Like Antonelli and Duquette, Flaherty is also a New Englander. He is from Portland, Maine.
"If you're a ballplayer from Maine, that means you really want to be a ballplayer," Duquette said.
To make room for Eveland on the 40-man roster, the Orioles designated reliever Willie Eyre for assignment. Eyre, 33, was 2-2 with a 3.44 ERA in 19 relief outings last year for the Orioles.
On Thursday, the club also finished an earlier deal that brought catcher Taylor Teagarden to the Orioles for pitcher Randy Henry and a player to be named. That player is 2008 fifth-round pick Greg Miclat, a speedy infielder who batted .280 with 50 steals for Double-A Bowie last year.
Miclat was eligible for Thursday's Rule 5 draft, which allows teams to select certain minor leaguers who have been left off other clubs' 40-man rosters, but was not selected. In fact, no Orioles minor leaguer was selected by another team in any phase. The Orioles, however, also took Andrew Loomis, a left-hander out of the Philadelphia Phillies' organization, in the Triple-A phase and third baseman Matt Sweeney out of the Tampa Bay Rays' organization in the Double-A phase.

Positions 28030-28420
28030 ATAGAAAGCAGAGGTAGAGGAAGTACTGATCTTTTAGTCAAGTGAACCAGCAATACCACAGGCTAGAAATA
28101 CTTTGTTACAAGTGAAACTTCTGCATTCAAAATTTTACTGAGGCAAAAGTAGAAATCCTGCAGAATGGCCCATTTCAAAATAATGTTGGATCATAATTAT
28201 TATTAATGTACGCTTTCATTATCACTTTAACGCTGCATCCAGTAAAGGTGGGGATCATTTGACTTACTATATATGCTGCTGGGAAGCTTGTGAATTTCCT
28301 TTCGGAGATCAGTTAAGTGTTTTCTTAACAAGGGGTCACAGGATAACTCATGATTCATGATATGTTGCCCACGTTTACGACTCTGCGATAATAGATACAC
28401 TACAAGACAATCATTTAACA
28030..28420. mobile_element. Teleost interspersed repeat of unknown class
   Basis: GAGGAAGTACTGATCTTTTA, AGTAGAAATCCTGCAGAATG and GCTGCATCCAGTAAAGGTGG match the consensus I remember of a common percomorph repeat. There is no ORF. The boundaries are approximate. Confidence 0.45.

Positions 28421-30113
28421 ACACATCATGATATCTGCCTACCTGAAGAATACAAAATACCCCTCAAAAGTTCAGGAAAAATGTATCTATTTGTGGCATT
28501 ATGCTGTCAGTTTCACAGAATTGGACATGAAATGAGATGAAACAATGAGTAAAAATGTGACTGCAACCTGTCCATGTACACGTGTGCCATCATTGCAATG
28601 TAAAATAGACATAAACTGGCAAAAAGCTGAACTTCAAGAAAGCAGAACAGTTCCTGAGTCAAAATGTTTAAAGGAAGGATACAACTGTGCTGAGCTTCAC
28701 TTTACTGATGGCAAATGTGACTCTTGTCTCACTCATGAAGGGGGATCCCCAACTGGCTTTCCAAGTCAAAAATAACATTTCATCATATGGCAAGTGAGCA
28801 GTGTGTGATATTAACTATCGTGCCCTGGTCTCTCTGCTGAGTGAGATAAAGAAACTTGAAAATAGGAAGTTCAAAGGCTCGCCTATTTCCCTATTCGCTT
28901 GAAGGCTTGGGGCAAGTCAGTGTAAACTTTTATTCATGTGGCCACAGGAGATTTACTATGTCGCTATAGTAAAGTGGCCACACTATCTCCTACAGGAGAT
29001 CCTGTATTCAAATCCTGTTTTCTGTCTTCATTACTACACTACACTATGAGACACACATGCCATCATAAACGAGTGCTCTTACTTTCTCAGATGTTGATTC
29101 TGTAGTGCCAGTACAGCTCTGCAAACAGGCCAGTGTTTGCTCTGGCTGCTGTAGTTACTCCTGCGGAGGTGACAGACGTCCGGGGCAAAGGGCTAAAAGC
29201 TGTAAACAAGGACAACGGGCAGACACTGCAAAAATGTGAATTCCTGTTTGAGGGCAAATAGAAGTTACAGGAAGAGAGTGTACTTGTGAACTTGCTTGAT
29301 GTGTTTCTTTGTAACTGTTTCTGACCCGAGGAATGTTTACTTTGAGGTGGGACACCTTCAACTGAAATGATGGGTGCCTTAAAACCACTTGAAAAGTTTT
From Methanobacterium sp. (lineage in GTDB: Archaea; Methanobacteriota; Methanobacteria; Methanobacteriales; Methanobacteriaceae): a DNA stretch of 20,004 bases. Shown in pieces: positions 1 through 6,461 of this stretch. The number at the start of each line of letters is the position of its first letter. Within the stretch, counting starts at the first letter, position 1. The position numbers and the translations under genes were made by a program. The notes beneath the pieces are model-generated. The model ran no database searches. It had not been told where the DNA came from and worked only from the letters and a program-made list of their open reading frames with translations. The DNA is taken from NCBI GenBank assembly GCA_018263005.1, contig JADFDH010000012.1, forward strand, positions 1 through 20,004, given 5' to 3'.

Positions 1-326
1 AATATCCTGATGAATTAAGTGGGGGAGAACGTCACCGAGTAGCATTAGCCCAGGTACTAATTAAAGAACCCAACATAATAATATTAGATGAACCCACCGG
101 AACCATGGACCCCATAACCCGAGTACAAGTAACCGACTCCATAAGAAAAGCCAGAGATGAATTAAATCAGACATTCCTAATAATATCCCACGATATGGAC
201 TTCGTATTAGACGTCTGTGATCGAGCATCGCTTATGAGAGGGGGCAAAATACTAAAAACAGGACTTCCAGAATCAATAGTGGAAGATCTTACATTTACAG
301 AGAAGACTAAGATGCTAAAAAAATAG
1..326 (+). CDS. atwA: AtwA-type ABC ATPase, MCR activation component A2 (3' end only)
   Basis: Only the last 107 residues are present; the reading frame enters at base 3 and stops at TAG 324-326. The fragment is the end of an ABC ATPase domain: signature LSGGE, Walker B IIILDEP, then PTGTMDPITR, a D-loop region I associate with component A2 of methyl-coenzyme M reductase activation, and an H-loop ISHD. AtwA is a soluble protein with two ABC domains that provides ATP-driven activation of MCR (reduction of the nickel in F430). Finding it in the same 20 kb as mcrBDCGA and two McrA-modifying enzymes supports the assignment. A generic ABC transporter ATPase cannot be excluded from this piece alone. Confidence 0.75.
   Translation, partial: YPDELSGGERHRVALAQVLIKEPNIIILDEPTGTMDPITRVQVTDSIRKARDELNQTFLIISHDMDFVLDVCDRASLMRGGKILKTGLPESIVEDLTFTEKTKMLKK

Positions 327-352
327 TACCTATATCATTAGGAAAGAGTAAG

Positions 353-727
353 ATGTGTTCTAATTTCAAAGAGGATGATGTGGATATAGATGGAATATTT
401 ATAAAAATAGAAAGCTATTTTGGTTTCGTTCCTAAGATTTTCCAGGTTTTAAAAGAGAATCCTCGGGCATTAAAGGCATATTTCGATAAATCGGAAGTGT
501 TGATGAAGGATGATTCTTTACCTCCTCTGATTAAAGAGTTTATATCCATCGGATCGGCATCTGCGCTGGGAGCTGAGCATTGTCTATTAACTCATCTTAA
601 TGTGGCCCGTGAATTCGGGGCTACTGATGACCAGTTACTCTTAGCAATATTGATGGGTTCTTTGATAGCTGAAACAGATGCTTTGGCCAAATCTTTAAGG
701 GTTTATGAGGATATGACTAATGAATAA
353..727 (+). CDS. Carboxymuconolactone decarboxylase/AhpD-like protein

Duquette said the team is still working on acquiring big league players, including South Korean right-hander Chong Tae-Hyon, who could be in the fold this month. Duquette also said the club laid groundwork for more trades and free-agent signings this winter.
The players the Orioles acquired this week were certainly underwhelming considering stars such as Jose Reyes, Albert Pujols, Mark Buehrle and C.J. Wilson chose new teams this week. But Duquette didn't seem deterred as he finished his first winter meetings in nine years.
"I think we added to our team. It's all [adding]. We're building," Duquette said. "I don't think we're giving up significant talent to add to what we're building at the major league level. And we still have some opportunities to add some players from the free-agent market."
Baltimore Sun reporter Peter Schmuck contributed to this article.